Buying a holiday property can be an exciting as well as stressful experience, so it is important you learn as much as you can about it, before you make any decisions. There are a number of considerations such as:
- is the property purely going to be a second home or are you looking to run it as a holiday let?
- funding your holiday home
- affordability (you can use a holiday let mortgage calculator to see how much your monthly repayments could be)
- associated ongoing costs with the property (such as maintenance, insurances, managing agents fees etc)
- location (is it easy to get to and does it have lots of nearby amenities and tourists attractions? This is crucial if you are planning to let it)
- marketing your holiday property (if you intend to use it as a holiday let)
- and so on
Probably the most important consideration (apart from finding the actual property itself) is funding your holiday home. Unless you are a cash buyer, you may typically need to use any equity in your main property (by way of remortgaging, a further advance, or a secured loan), plus arrange a holiday property mortgage.
How do holiday property mortgages work?
If you are looking for a holiday property mortgage, what do you need to know?
Unlike the traditional home buyers mortgage market where there are many lenders fighting for your business, enabling you to cherry pick the one most suitable for you, the second home mortgage market is slightly different.
There are fewer products and lenders to choose from. This is because some lenders do not like the ‘risk’ of lending on a property where rental income is not as guaranteed as it is with other types of mortgages – especially in the UK where holiday lets may be very seasonal.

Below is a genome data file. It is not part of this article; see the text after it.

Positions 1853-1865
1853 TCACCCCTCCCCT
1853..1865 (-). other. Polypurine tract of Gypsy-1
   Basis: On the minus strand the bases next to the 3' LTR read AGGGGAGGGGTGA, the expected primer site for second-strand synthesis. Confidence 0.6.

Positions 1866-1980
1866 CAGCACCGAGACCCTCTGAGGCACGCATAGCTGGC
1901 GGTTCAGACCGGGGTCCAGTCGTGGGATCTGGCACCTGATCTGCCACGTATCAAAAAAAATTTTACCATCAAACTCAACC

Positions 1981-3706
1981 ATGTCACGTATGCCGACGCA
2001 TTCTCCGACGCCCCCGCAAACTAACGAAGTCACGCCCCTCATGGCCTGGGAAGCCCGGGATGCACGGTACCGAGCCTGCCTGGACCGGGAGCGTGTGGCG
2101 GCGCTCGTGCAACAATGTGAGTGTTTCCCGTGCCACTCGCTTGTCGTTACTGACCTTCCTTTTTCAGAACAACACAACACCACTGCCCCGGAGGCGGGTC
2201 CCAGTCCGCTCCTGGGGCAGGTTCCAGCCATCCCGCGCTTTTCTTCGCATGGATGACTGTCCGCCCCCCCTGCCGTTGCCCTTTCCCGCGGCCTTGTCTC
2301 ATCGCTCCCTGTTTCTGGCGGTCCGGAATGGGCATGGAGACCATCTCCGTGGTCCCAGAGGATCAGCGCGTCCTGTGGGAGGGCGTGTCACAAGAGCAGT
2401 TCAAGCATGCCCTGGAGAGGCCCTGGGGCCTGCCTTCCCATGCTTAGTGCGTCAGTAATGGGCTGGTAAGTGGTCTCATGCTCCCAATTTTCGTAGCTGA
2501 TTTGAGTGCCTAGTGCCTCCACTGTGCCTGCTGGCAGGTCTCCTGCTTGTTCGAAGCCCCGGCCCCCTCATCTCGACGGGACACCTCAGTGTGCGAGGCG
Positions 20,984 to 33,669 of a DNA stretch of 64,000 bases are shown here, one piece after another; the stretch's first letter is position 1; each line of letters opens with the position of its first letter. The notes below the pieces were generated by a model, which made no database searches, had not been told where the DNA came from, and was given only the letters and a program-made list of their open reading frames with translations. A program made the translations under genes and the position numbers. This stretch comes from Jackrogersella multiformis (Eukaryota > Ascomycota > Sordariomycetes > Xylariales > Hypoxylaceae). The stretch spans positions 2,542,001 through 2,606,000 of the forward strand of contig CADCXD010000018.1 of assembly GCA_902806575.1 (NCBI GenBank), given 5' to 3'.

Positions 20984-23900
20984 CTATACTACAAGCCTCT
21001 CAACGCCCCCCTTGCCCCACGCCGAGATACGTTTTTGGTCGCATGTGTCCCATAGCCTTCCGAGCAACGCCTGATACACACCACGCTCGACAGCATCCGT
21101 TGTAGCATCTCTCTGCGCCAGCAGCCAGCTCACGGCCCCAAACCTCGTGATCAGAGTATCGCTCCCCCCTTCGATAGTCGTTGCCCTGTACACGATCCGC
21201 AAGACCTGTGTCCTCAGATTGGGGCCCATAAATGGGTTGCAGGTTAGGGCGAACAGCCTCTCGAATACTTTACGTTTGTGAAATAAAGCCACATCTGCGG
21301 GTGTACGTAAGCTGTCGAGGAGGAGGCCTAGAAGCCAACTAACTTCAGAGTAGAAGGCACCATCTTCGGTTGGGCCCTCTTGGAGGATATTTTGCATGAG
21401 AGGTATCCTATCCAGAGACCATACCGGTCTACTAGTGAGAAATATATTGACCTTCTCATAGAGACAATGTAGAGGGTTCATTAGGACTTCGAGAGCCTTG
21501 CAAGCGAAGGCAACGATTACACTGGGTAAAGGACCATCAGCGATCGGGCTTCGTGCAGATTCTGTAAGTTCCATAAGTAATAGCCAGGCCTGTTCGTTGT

We have ascertained that this is a specialist type of mortgage, and with that also comes certain criteria a buyer generally needs to meet. This typically includes:
- a minimum income per year (generally somewhere between £20,000 and £40,000)
- if the property is to be let, then the rental income needs to cover a percentage of the monthly mortgage repayments (typically between 125%)
- a general affordability check to make sure you will be able to cover the cost of the property mortgage (plus any mortgage on your existing home)
- a minimum deposit of at least 25% (some lenders ask for a 40% deposit)
If you do not match these criteria, you still may be able to get a mortgage agreed. At Enhanced Wealth, we have a panel of specialist holiday property mortgages who may be able to help you secure funding on a holiday home, even if you are retired.
Our team of experts are also happy to provide advice and guidance on just about any aspect of buying a holiday home, so please feel free to get in touch.